New article in Paleoceanography by Daniele Reghellin et al.

Carbon and oxygen isotopes of bulk carbonate in sediment deposited beneath the eastern equatorial Pacific over the last 8 million years

Authors: Daniele Reghellin, Helen K. Coxall, Gerald R. Dickens and Jan Backman
First published: 21 October 2015Full publication history
DOI: 10.1002/2015PA002825View/save citation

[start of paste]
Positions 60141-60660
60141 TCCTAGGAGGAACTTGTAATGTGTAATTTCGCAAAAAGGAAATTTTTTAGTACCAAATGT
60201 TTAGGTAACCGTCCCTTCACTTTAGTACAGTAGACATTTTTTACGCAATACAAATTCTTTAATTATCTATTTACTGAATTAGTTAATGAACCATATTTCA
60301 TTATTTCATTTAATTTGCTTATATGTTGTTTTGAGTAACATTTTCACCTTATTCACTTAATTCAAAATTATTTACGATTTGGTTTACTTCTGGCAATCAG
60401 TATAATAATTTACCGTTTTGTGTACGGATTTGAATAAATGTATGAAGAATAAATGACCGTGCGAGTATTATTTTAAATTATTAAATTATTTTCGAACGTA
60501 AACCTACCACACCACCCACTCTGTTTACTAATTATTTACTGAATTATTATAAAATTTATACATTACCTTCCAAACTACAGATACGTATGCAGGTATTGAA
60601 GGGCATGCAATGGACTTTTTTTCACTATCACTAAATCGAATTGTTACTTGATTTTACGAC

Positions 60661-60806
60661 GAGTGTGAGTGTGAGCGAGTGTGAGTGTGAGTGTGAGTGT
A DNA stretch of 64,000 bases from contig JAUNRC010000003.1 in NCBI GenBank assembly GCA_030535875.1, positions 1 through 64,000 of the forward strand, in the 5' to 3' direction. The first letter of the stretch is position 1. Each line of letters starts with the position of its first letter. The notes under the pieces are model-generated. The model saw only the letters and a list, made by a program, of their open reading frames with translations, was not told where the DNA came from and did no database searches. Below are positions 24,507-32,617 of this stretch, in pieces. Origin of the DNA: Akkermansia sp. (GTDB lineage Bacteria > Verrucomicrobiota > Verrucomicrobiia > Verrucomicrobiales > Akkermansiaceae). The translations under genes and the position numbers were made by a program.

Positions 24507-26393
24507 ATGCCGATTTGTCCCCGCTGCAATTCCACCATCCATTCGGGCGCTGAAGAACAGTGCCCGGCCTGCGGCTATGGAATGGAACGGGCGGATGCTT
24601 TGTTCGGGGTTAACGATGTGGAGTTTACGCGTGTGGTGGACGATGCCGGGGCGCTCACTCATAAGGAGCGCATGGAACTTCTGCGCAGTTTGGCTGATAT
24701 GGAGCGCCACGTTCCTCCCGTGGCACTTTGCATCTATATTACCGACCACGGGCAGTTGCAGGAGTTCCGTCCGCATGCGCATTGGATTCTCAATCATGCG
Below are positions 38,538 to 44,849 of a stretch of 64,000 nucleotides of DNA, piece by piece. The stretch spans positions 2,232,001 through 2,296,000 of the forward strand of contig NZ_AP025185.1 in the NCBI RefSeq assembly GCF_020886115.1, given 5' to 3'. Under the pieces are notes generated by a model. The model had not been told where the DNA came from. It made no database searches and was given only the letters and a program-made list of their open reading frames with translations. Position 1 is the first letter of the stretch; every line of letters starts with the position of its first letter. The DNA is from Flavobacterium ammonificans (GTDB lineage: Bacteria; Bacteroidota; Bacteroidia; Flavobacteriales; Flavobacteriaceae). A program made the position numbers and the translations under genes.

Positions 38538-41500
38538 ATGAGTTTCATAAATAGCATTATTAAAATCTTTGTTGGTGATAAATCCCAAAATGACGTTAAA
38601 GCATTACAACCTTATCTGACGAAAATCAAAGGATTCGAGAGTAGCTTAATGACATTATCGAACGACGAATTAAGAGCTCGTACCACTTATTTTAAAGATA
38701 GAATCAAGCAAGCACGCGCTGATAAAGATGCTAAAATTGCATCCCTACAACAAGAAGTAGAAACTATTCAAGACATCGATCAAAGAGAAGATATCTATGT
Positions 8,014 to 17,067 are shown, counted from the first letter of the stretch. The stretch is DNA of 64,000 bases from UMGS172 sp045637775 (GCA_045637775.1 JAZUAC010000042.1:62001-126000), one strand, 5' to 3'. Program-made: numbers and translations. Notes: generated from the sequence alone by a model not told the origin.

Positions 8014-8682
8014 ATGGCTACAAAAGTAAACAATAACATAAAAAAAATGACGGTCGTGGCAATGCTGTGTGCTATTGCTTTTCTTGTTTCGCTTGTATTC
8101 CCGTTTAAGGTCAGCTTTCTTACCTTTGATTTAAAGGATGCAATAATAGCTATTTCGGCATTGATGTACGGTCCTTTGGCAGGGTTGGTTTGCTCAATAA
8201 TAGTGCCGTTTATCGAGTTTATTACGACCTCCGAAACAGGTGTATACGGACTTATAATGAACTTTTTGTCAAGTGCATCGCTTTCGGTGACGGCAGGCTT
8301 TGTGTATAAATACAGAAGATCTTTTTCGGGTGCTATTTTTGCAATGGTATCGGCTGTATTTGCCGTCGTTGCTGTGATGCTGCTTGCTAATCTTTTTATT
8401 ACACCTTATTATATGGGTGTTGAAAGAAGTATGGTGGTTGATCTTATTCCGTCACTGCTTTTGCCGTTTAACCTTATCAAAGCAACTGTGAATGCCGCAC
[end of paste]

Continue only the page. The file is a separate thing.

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To improve the understanding and utility of bulk carbonate stable carbon and oxygen isotope measurements, we examine sediment from cores in the eastern equatorial Pacific that span the last 8 Ma. We measured δ13C and δ18O in 791 samples from Integrated Ocean Drilling Program Site U1338 and Deep Sea Drilling Project Site 573, both located close to the Pacific equator. In 100 samples, we measured δ13C and δ18O on isolated <63 µm and <38 µm fractions, which concentrates calcareous nannofossil carbonate and progressively excludes foraminiferal carbonate. Bulk carbonate δ13C and δ18O records are similar to published records from other sites drilled near the equator and seem to reflect mixed layer conditions, albeit with some important caveats involving the precipitation of calcite by coccolithophores. The comparatively lower δ13C and δ18O of the <63 µm and <38 µm fractions in sediments younger than 4.4 Ma is attributed to an increase in deep-dwelling planktic foraminifera material in bulk carbonate, shifting the bulk isotopic signals toward higher values. Bulk carbonate δ13C is similar over 2500 km along the Pacific equator, suggesting covarying concentrations and δ13C of dissolved inorganic carbon within surface waters since 8 Ma. Greater bulk sediment δ13C and δ18O, higher sedimentation rates, and low content of coarse material suggest intensified wind-driven upwelling and enhanced primary productivity along the Pacific equator between 8.0 and 4.4 Ma, although a full understanding of bulk carbonate records will require extensive future work.

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